Maybe next time I'll tell you about the other temporary job my sis got me applying fake nails at the Oregon State Fair.

    Monday, November 03, 2003

    Whoop! Whoop! Project Alert!
    Much as I'd like to participate in Kerstin's D.B. Biker Knit-a-Long, I'm afraid it just wouldn't suit my rather, um, zaftig figure at this time. So we're consoling ourselves with this lovely and flattering poncho from Lopi #21:

    Jon & Ponch: Remember them?

    I’ve got 11 skeins of Lite Lopi in Oatmeal ordered from Woodland Woolworks and soon we’ll be ponch, ponch, ponching along.

    It's Official …
    … I'm getting dumber. As in stupid, not deaf (although RockStar had a hearing test today … playing that devil music too loud). I took an IQ test at eMode and scored 118. My last IQ score in high school was 125. But a 7-point fall-off in 23 years ain't too bad, is it? Is it? (reassure me here, folks)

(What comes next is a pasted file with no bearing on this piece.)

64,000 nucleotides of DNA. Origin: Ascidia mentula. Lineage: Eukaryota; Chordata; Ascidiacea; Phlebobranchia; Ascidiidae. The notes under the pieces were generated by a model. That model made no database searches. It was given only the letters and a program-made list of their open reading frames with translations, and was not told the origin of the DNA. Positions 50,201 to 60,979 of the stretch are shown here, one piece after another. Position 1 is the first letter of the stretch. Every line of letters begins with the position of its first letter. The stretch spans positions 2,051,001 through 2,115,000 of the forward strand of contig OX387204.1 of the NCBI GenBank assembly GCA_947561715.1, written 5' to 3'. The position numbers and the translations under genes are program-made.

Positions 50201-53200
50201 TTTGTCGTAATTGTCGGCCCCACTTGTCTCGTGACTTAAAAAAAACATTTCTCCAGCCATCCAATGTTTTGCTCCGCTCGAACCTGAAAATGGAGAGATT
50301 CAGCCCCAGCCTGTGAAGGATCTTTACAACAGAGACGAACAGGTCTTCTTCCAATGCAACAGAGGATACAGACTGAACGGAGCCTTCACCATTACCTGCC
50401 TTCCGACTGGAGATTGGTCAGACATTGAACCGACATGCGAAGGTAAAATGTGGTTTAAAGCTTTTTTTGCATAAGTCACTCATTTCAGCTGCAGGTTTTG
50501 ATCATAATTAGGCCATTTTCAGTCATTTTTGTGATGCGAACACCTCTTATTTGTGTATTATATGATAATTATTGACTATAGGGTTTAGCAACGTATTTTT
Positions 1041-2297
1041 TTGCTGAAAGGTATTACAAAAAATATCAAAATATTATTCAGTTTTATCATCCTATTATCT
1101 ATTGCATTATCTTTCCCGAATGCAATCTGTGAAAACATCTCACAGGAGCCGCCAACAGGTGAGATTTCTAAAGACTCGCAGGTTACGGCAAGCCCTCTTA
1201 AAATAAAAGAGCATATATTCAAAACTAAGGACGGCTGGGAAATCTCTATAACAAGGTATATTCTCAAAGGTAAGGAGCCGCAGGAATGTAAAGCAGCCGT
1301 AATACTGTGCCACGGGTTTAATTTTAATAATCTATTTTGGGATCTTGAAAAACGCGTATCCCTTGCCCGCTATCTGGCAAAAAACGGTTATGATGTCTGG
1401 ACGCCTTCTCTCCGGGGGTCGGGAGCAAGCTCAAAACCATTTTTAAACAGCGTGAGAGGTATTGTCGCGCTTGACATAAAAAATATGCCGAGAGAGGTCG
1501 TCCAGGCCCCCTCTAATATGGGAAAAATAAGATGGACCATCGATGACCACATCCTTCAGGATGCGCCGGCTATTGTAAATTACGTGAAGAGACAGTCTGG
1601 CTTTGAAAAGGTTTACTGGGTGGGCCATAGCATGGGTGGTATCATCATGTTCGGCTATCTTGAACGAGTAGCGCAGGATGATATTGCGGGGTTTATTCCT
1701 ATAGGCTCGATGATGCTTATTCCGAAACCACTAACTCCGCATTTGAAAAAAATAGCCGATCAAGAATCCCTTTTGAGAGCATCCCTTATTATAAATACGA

Performance Anxiety in Preschool
    On Halloween, we hang out with our neighbors, Eric & Elizabeth, both of whom are doctors serving in the Navy here in San Diego. Their darling 2-1/2 year old daughter Sara bobbles back and forth between our two driveways in all her cuteness during the evening candy distribution. Eric was saying that he and Elizabeth just had a parent-teacher conference and were told that Sara is doing great, but that they (the parents) needed to work with her on her "triangle and square recognition." Excuse me? The child is 2-1/2 years old. I believe that at 2-1/2 I was busy ordering my best friend Tomako around and cadging donuts from the neighbors during daily stroller rides with my mom. I think I learned my square and triangle recognition by whether my (square) sandwich was cut into 2 pieces diagonally (triangle). I'm sure Mom worked with me on basic stuff, but I'm also sure we didn't get quite so, well, granular with our learning. Ah, progress.